Review: Orca (Southwark Playhouse)

The play which won the Papatango playwriting prize gets its debut staging directed by Alice Hamilton

Every year, Papatango goes panning for gold. Its playwriting prize, now eight years old, tends to unearth distinctive scripts. From Dawn King’s rural dystopia Foxfinder to James Rushbrooke‘s small-scale sci-fi Tomcat, winners often instil a strong sense of reality into a far-off or fantastical world. Matt Grinter‘s Orca follows suit.

Set on a remote weather-whipped island, sustained by its fishermen and largely cut off from the mainland, Orca centres on a longstanding ritual. With orca pods preying on the nearby fish stocks, the community enacts a mock sacrifice every year in accordance with a local lore. Myth has it that a young girl was lost to the orcas long ago and, each year, one of the isle’s teenage girls stands in for her.

Grinter approaches the ritual through two sisters. Maggie (Rona Morison) tries to protect her dreamy, younger sister Fan (Carla Langley) from the fate that befell her, but their ostracised father sees her selection as a route back to the community’s centre. He carefully sews decorations onto her dress and speaks soothingly of the ritual, but Simon Gregor’s Joshua disregards the clear trauma and terror of last year’s Daughter Gretchen, who has just washed ashore semi-conscious and uncommunicative.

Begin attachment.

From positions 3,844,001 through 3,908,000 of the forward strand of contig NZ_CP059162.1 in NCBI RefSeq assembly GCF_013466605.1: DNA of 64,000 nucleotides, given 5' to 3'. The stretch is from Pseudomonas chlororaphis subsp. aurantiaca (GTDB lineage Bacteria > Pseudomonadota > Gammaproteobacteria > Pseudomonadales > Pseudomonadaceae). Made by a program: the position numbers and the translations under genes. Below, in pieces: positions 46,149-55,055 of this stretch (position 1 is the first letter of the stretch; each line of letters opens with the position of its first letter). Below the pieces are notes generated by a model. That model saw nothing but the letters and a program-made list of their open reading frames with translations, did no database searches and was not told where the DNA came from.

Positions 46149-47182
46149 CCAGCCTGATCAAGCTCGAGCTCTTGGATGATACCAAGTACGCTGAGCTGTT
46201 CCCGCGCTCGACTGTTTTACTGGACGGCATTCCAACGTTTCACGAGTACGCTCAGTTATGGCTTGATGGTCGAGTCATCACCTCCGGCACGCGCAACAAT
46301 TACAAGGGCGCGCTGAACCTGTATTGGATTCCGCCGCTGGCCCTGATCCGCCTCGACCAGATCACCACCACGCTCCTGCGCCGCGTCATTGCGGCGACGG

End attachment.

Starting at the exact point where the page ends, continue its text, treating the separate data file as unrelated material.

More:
Though the riddle of the ritual unfurls too easily – the moment Aden Gillett’s ritual leader comes to collect his daughter with a glare at Maggie – Grinter writes with a real chill in the air. Orca has the eeriness of Jez Butterworth‘s remote rural thrillers, with a salt sea wind that cuts to the bone. Alice Hamilton’s production taps into its skewed oddity; the strangeness of a remote community that speaks in soft Scottish burrs and wraps woollen jumpers tight for comfort. Beneath the text, there’s the heaviness of unspoken, seemingly unspeakable, truths.

Much of that atmosphere comes from Frankie Bradshaw’s set: a creaky wooden pier, covered in barnacles and sea slime, splintered by the sea over decade. It’s an eloquent expression of social erosion; a community gone rotten with neglect. The island turns a blind eye to the abuse of power by its patriarchal leaders, and Grinter’s sharp on the way stories can cement toxic values in the name of conservatism and tradition.

In a sense, Orca is the exact inverse of The Crucible. Rather than young women inventing shrill accusations, Grinter’s abused girls go unheard. Their protests are quashed before their even voiced. Gillett’s imposing authority figure has the stature to silence anyone with a look, so hides in plain sight, but far worse is the obsequiousness with which Fan’s father gives his daughter up. Gregor can fawn one moment, then erupt the next – a mark of the way patriarch power trickles down.

Morison is gutsy as the daughter daring to stand up against it: upwardly defiant, but tender in the way she watches over both her sister, Langley’s dotty Fan, and Ellie Turner’s meek Gretchen. Grinter’s not the only promising talent on show here.

Orca runs at Southwark Playhouse until 26 November.